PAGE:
I enjoy raking my garden as it changes through the seasons. In early spring, I turn the soil and then rake the dark brown dirt until it is flat, even, and smooth. Nothing is planted. Nothing is growing. No weeds. It looks like a kind of perfection.
It reminds me a bit of a Zen garden. You will find them with stones, gravel, maybe sand. They are not gardens planted with flowers or vegetables – which is what my garden will be. Zen gardens have been used for about 800 years. The care of the garden old, and at the center of its care and upkeep is a quiet, mind, especially raking, is meant to be a practice that is mindful, like meditation.
You might think that a Zen garden would be very precisely designed, but that kind of straight lines and symmetry is really a Western concept. Japanese Zen gardens are less symmetrical. There is often a centerpiece. It could be a rock garden and the raking is done so that the pattern mimics water. They are usually small. You can even find desktop gardens and meant for individual contemplation. I know that sounds like it couldn’t give many benefits but I have a small one indoors and it is a good mindfulness practice to care for it.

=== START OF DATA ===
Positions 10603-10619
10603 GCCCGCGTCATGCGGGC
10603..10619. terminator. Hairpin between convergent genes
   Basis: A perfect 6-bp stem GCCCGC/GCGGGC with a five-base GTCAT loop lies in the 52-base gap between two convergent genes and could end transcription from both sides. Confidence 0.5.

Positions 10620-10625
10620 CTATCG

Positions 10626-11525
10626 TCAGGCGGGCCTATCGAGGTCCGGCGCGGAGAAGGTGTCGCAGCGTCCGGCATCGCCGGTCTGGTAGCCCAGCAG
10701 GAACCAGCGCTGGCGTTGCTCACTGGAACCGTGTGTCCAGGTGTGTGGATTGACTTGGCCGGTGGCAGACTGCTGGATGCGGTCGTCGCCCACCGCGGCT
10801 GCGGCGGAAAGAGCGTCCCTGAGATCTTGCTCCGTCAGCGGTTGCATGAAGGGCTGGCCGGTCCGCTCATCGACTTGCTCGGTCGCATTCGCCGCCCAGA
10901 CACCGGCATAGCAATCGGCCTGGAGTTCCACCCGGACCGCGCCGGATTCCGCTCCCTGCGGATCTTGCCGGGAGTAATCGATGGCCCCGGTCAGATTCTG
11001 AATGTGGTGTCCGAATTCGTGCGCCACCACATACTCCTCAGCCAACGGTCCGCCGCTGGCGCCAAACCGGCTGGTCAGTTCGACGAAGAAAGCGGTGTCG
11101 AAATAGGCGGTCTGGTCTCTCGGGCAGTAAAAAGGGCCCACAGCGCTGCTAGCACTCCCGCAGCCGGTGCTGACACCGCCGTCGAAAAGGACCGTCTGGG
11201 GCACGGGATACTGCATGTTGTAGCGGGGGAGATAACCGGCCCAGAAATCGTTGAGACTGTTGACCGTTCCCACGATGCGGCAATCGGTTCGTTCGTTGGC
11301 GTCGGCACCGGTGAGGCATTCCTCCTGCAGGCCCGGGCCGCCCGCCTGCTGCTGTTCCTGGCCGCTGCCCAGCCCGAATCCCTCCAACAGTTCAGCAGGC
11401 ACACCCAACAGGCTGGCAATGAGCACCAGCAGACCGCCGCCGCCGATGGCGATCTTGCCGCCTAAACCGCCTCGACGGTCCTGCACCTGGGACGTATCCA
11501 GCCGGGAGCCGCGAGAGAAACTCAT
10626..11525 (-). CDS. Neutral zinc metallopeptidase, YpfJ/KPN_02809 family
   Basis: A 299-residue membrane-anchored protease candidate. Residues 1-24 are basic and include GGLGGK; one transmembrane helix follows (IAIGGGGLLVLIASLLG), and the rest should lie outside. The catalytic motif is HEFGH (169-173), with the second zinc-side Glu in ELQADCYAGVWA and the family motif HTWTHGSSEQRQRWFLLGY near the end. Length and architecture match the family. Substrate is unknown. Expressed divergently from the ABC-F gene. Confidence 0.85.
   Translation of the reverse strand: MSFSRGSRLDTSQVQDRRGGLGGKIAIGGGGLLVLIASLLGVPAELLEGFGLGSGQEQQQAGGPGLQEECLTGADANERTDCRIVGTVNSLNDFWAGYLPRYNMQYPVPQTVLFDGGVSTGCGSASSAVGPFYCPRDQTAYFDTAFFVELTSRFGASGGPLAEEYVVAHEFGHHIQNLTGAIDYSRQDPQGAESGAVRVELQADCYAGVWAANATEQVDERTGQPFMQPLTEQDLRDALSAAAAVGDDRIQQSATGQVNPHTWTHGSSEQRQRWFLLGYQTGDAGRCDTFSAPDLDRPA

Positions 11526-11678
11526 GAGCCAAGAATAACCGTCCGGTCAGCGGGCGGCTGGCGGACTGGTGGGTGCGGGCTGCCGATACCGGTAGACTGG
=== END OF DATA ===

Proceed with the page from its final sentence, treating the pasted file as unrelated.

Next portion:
My outside dirt and plants garden that was Zen-like in early spring gets greener and greener and my raking meditation becomes weeding meditation. Summer turns me to admiring the colors of blooms, harvesting vegetables, picking bouquets, caring for plants suffering from the heat, insects, disease, too much rain, or not enough water.
In peak summer, the plants have their own kind of symmetry. The zucchini, squashes, melons, and pumpkins look chaotic but I look for patterns.
In the last days of summer and into autumn, the plants start fading and dying. The time comes to clear out the plants and then to rake the garden back into its clean, brown simplicity.
Gardening doesn’t have to be a Zen experience or mindful to be calming and beneficial, but I would recommend taking some aspects of the Zen garden into your gardening.